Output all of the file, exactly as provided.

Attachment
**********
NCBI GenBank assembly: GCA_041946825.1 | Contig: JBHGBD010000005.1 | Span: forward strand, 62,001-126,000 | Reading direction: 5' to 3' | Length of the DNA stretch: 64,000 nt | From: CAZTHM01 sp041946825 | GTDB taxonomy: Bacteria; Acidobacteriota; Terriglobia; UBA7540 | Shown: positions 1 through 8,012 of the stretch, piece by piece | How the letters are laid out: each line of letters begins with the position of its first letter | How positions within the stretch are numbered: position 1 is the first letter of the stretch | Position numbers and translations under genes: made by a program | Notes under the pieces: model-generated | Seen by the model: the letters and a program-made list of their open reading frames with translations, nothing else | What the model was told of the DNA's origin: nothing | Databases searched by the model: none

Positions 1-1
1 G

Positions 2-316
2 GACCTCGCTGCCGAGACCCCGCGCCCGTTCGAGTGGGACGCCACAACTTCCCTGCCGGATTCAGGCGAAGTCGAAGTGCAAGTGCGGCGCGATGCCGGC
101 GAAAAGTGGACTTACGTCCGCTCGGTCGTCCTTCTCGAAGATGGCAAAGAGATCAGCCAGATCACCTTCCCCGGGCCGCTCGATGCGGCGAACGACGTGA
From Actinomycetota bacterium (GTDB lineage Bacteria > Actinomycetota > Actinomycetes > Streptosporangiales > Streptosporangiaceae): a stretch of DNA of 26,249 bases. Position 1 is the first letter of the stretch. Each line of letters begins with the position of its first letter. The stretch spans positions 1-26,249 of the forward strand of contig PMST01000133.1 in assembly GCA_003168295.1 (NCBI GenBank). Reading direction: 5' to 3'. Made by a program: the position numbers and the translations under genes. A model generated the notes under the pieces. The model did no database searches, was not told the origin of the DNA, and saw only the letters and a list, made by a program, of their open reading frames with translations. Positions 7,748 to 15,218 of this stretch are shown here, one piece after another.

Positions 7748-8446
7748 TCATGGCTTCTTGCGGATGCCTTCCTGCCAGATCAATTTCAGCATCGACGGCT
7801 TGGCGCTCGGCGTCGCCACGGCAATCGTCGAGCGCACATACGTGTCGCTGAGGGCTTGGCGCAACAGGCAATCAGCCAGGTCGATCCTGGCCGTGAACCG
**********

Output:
NCBI GenBank assembly: GCA_041946825.1 | Contig: JBHGBD010000005.1 | Span: forward strand, 62,001-126,000 | Reading direction: 5' to 3' | Length of the DNA stretch: 64,000 nt | From: CAZTHM01 sp041946825 | GTDB taxonomy: Bacteria; Acidobacteriota; Terriglobia; UBA7540 | Shown: positions 1 through 8,012 of the stretch, piece by piece | How the letters are laid out: each line of letters begins with the position of its first letter | How positions within the stretch are numbered: position 1 is the first letter of the stretch | Position numbers and translations under genes: made by a program | Notes under the pieces: model-generated | Seen by the model: the letters and a program-made list of their open reading frames with translations, nothing else | What the model was told of the DNA's origin: nothing | Databases searched by the model: none

Positions 1-1
1 G

Positions 2-316
2 GACCTCGCTGCCGAGACCCCGCGCCCGTTCGAGTGGGACGCCACAACTTCCCTGCCGGATTCAGGCGAAGTCGAAGTGCAAGTGCGGCGCGATGCCGGC
101 GAAAAGTGGACTTACGTCCGCTCGGTCGTCCTTCTCGAAGATGGCAAAGAGATCAGCCAGATCACCTTCCCCGGGCCGCTCGATGCGGCGAACGACGTGA
From Actinomycetota bacterium (GTDB lineage Bacteria > Actinomycetota > Actinomycetes > Streptosporangiales > Streptosporangiaceae): a stretch of DNA of 26,249 bases. Position 1 is the first letter of the stretch. Each line of letters begins with the position of its first letter. The stretch spans positions 1-26,249 of the forward strand of contig PMST01000133.1 in assembly GCA_003168295.1 (NCBI GenBank). Reading direction: 5' to 3'. Made by a program: the position numbers and the translations under genes. A model generated the notes under the pieces. The model did no database searches, was not told the origin of the DNA, and saw only the letters and a list, made by a program, of their open reading frames with translations. Positions 7,748 to 15,218 of this stretch are shown here, one piece after another.

Positions 7748-8446
7748 TCATGGCTTCTTGCGGATGCCTTCCTGCCAGATCAATTTCAGCATCGACGGCT
7801 TGGCGCTCGGCGTCGCCACGGCAATCGTCGAGCGCACATACGTGTCGCTGAGGGCTTGGCGCAACAGGCAATCAGCCAGGTCGATCCTGGCCGTGAACCG